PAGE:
The satisfaction model used by J.D. Power looks at six factors (interaction, credit card terms, billing and payment, rewards, benefits and services and problem resolution), with five sub-factors being reviewed within the interaction category (website, online chat/email, automated phone, CSR and mobile interaction). The study also includes approximately 60 attributes that are rated based on customer experience.

Since the inception of the J.D. Power Credit Card Satisfaction Study in 2007, American Express has been ranked highest in overall customer satisfaction among 11 of the largest credit card issuers in the U.S. In 2013, American Express achieved a score of 816 (out of 1,000) and performed best in all categories measured, with notable performance in the areas of rewards, benefits and services and billing and payment. American Express again received top honors related to Customer Service Representative (CSR) interaction.

It is clear that American Express has not rested on their laurels despite being consistently ranked highest in customer satisfaction. Over the past year, American Express has introduced new offerings and has expanded digital support to improve the customer experience. Some of the enhancements include smartphone enabled gift cards, real-time purchase, account balance and alerts through Passbook, account alerts through a Facebook servicing app, online customer forums, and enhanced benefits on specific Amex and partner card offerings.

After American Express, Discover was ranked second in 2013 with a score of 812, performing well in credit card terms, interaction and problem resolution. The only other credit card issuer that ranked higher than the overall average score of 767 was third ranked Chase, with a score of 783.
Source: J.D. Power 2013 U.S. Credit Card Satisfaction StudySM
© 2013 J.D. Power and Associates, McGraw Hill Financial. All Rights Reserved.

Key Performance Indicators Provide Guidance for Success

Key Performance Indicators (KPIs) are considered the best practices that have the most influence on customer satisfaction. The 2013 J.D. Power study identified 14 core KPIs, with each having a different level of importance from the customer perspective. The KPIs were segmented into three levels based on prioritization that was determined by the potential impact on satisfaction as well as the percentage of interactions that meet the KPI.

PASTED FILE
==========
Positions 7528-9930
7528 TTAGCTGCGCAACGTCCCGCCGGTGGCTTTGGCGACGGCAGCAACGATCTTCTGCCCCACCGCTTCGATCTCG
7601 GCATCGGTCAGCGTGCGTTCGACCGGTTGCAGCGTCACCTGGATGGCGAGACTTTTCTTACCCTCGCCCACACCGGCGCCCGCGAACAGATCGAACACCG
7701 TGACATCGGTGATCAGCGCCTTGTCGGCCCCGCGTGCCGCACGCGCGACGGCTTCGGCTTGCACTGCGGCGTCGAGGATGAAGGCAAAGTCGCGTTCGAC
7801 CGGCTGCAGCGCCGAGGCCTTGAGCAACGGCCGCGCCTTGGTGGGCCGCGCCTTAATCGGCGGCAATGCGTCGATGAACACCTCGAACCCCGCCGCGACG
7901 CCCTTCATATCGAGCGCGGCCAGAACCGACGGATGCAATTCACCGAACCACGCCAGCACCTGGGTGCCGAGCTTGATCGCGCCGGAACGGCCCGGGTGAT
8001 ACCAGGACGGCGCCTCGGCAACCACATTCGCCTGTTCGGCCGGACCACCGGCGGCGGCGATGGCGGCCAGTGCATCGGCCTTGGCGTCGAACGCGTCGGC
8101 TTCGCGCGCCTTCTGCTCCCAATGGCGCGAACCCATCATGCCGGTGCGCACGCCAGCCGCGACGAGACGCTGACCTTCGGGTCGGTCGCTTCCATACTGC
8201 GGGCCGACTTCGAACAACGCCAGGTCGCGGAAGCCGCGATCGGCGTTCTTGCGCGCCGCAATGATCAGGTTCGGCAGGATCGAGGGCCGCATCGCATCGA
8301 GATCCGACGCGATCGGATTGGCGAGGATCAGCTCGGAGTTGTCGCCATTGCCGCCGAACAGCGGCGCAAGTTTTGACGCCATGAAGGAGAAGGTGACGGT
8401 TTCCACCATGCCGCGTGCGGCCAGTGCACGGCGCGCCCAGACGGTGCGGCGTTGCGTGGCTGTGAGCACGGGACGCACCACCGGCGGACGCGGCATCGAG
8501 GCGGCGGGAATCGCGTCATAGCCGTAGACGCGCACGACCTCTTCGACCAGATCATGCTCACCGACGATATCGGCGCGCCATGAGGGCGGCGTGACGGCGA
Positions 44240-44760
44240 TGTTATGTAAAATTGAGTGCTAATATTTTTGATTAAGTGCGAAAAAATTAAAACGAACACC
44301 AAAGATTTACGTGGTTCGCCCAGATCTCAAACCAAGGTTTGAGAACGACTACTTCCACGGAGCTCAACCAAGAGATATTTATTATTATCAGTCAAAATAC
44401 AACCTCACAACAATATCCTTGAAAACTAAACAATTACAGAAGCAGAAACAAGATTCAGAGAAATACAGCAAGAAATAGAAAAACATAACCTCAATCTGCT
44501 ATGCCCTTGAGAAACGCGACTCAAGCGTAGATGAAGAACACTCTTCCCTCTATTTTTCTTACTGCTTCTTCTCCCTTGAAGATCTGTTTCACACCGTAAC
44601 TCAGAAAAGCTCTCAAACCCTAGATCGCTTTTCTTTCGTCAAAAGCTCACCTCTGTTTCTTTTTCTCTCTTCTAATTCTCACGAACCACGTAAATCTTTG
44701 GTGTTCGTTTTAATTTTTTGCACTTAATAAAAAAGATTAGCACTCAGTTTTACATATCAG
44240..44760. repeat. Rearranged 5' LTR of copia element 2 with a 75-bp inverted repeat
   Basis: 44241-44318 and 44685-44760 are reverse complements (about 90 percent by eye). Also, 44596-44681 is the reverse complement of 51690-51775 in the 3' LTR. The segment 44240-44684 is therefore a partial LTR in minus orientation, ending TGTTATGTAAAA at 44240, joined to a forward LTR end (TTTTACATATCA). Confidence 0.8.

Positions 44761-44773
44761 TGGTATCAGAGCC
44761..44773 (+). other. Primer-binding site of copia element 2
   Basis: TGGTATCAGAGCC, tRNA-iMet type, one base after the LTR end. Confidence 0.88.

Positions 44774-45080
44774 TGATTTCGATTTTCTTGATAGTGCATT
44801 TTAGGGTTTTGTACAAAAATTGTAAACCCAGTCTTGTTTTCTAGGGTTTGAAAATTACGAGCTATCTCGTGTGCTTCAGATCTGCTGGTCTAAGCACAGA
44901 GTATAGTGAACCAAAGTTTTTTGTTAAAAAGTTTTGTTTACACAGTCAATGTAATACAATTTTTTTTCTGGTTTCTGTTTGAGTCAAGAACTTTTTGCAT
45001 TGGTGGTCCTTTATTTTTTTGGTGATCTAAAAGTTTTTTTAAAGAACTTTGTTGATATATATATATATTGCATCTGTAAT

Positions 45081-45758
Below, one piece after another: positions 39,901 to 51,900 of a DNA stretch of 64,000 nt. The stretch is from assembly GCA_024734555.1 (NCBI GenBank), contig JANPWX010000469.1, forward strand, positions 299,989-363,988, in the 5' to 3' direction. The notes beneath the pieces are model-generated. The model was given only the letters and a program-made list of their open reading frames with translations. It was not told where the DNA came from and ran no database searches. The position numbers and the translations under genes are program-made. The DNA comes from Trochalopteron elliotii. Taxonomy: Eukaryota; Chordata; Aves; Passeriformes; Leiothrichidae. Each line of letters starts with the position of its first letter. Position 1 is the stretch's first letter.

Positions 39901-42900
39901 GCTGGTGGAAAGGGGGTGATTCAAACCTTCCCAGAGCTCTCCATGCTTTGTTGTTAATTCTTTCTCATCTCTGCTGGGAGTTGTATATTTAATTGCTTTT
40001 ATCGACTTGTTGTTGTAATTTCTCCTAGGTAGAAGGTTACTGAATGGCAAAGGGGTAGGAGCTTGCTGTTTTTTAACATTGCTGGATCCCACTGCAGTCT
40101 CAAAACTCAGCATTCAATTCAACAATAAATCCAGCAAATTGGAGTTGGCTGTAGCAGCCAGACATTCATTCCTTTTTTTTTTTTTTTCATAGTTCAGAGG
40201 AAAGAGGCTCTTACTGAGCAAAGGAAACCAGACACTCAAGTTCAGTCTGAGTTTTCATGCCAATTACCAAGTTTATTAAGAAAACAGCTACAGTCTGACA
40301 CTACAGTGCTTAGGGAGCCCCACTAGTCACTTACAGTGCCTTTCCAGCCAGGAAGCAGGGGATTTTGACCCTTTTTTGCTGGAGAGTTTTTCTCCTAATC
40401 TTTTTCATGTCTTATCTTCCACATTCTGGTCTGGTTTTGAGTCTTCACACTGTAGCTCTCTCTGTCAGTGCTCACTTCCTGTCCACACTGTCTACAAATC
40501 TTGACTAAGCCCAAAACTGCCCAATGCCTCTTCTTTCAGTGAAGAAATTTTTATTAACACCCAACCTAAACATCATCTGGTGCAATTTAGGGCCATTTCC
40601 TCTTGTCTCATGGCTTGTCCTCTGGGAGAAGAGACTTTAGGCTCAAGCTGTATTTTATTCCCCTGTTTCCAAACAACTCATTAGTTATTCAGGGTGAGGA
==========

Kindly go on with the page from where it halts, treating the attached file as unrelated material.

The importance of a satisfactory website experience is clear. The range of services that can be performed on the site, the usefulness of information provided and the clarity of this information all had an impact on the improved scores this year.

Based on the chart below, issuers should place initial focus on KPIs with the greatest potential impact.

Source: J.D. Power 2013 U.S. Credit Card Satisfaction StudySM
© 2013 J.D. Power and Associates, McGraw Hill Financial. All Rights Reserved.

The importance of the KPIs identified is illustrated best when J.D. Power associates the meeting of KPIs with both satisfaction and bottom-line metrics. According to the research, when KPIs are missed, satisfaction declines considerably, with satisfaction falling below industry averages when an issuer misses more than 3 KPIs. Additionally, as more KPIs are missed, advocacy and loyalty metrics also decline measurably as shown below.
Source: J.D. Power 2013 U.S. Credit Card Satisfaction StudySM
© 2013 J.D. Power and Associates, McGraw Hill Financial. All Rights Reserved.

Future Opportunity

While not shown as a specific KPI, the sub-factor of mobile functionality had an impact on satisfaction, with ease of use and speed of completing a transaction being important. However, less than one-quarter of customers can currently use a mobile app to view their card benefits, redeem rewards or get special promotional offers. It was also found that there has been a much slower adoption of mobile app technology among credit card customers compared to retail banking customers (5% vs. 19% respectively) possibly reflecting the lack of functionality available.

It is expected that mobile offerings and functionality may be the next battlefield for customer satisfaction, providing a differentiator that doesn't currently exist in a relatively 'me too' product category.

For more information on this study, visit the J.D. Power website here.